INFLAMMATORY MECHANISMS IN LUNG VASCULAR SEGMENTS
Principal Investigator: Kaushik Parthasarathi
Abstract: DESCRIPTION (provided by applicant): Aims: The overall objective of the proposed studies is to understand the regulation of proinflammatory responses that develop in a spatially distributed, segment specific manner in the intact lung microvasculature. In this proposal, we will determine the role of connexin-dependent intercellular communication in the induction of microvascular responses in lung disease. In the proposed specific aims, we will quantify for the first time vascular segment specific, connexin-dependent spatial spread of endothelial calcium increases (Aim 1), induction of proinflammatory responses (Aim 2), and regulation of intercellular communication in lung disease (Aim 3). We will test the new hypothesis that differences in connexin-regulation invoke differences in lung pro-inflammatory responses, and that connexin-regulation is vascular segment specific. In addition, we will test the new hypothesis that lung inflammation downregulates intercellular communication as part of the recovery process. Procedures: The general approach in this proposal will be to inhibit intercellular communication and then determine calcium communication, reactive oxygen species production, expression of leukocyte adhesion molecules, and leukocyte recruitment. Moreover, the extent of intercellular communication is modified in lung disease will be defined. We will inhibit intercellular communication by blocking gap junctions and connexin expression using pharmacological and molecular mechanisms. We will determine intercellular calcium increases by our novel photolysis method. We will determine connexin regulation of microvascular function in individual microvascular segments. Relevance. Acute lung injury, which has a high mortality rate in patients, is attributable to a rapid development of inflammation across the lung's vast vascular surface. Currently, no specific mechanism explains this extensive inflammatory spread. This proposal addresses a new understanding for the development of spatially extensive inflammation. Connexin-dependent intercellular communication of calcium may induce reactive oxygen species generation, expression of leukocyte adhesion molecules, and thus leukocyte recruitment and lung injury. However, in lung disease, the recovery may involve downregulation of intercellular communication along with other proinflammatory factors. If our preliminary data hold, then our research will prove for the first time that connexins play a critical role in the spatial spread of inflammation. No previous understanding of these mechanisms exists, and hence, the proposed studies are outstandingly novel and important. PROJECT NARRATIVE: Acute lung injury (ALI) currently has high mortality rate. Our proposal addresses mechanisms that lead to the development of spatially extensive inflammation associated with ALI. Our planned studies will provide a greater understanding of the intercellular communication in lung arterioles, capillaries and venules, and thus lead to development of new therapies for treatment of ALI.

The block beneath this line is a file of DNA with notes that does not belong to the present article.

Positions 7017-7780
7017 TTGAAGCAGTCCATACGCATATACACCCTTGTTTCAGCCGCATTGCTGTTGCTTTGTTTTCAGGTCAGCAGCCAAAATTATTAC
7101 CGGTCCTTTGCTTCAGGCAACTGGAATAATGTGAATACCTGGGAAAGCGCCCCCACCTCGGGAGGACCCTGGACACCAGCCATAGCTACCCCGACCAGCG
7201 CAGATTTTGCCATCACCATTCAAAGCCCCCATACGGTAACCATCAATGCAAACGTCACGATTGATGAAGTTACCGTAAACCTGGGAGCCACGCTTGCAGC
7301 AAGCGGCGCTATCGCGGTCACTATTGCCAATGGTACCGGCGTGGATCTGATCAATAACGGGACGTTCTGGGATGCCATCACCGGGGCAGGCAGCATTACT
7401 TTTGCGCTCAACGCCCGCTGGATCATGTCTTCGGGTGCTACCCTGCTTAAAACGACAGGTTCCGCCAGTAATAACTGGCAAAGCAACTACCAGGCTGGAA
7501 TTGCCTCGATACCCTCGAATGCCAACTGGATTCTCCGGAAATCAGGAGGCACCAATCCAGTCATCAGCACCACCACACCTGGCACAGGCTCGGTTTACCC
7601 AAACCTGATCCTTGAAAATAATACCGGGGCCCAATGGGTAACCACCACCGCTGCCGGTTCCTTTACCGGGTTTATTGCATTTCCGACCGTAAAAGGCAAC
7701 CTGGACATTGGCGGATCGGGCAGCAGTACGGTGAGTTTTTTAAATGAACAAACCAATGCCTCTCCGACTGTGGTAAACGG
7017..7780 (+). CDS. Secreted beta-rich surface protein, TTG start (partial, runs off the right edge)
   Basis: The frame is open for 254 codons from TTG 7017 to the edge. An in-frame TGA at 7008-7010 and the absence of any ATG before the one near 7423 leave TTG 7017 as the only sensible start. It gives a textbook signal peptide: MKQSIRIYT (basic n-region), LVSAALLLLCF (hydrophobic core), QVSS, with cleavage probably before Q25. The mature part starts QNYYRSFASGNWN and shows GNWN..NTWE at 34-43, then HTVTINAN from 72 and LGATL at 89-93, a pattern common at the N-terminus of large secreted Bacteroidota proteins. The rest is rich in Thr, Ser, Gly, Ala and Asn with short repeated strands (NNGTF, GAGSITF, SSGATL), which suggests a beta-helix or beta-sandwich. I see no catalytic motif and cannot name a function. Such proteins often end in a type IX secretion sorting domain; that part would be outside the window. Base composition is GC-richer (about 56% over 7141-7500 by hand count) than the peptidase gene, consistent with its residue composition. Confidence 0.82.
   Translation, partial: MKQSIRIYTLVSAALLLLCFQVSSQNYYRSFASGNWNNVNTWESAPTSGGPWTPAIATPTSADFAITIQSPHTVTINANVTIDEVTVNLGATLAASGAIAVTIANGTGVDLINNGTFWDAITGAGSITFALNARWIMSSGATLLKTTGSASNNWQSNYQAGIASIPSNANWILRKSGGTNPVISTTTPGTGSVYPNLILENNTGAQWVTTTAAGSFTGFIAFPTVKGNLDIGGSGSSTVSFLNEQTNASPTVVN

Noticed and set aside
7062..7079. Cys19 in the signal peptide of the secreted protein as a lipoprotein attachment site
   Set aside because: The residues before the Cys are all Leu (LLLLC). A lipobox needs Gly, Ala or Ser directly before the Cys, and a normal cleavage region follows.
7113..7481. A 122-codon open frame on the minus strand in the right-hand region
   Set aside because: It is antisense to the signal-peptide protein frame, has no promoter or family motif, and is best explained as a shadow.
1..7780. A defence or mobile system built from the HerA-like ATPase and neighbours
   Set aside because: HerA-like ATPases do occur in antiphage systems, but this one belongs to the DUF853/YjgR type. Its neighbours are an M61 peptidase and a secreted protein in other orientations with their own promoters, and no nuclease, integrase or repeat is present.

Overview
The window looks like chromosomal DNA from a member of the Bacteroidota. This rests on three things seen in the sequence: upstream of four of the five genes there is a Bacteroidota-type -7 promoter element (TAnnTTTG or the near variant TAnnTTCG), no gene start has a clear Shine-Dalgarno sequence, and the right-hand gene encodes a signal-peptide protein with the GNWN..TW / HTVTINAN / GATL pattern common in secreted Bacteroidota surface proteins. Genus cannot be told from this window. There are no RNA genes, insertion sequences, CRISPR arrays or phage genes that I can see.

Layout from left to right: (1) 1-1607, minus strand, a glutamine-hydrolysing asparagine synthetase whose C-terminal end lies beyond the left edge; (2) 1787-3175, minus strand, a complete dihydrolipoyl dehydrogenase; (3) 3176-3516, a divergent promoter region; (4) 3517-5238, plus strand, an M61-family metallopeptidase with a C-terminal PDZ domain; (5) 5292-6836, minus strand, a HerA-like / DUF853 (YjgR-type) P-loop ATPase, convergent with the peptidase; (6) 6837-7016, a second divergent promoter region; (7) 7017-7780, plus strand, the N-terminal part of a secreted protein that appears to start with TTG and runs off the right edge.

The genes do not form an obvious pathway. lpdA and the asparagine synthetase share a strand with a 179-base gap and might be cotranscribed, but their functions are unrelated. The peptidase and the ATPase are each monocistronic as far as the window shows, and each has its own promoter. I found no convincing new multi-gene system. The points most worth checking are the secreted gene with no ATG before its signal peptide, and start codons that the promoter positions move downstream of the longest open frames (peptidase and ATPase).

Funding Period: 2003-09-22 - 2013-12-31
more information: NIH RePORT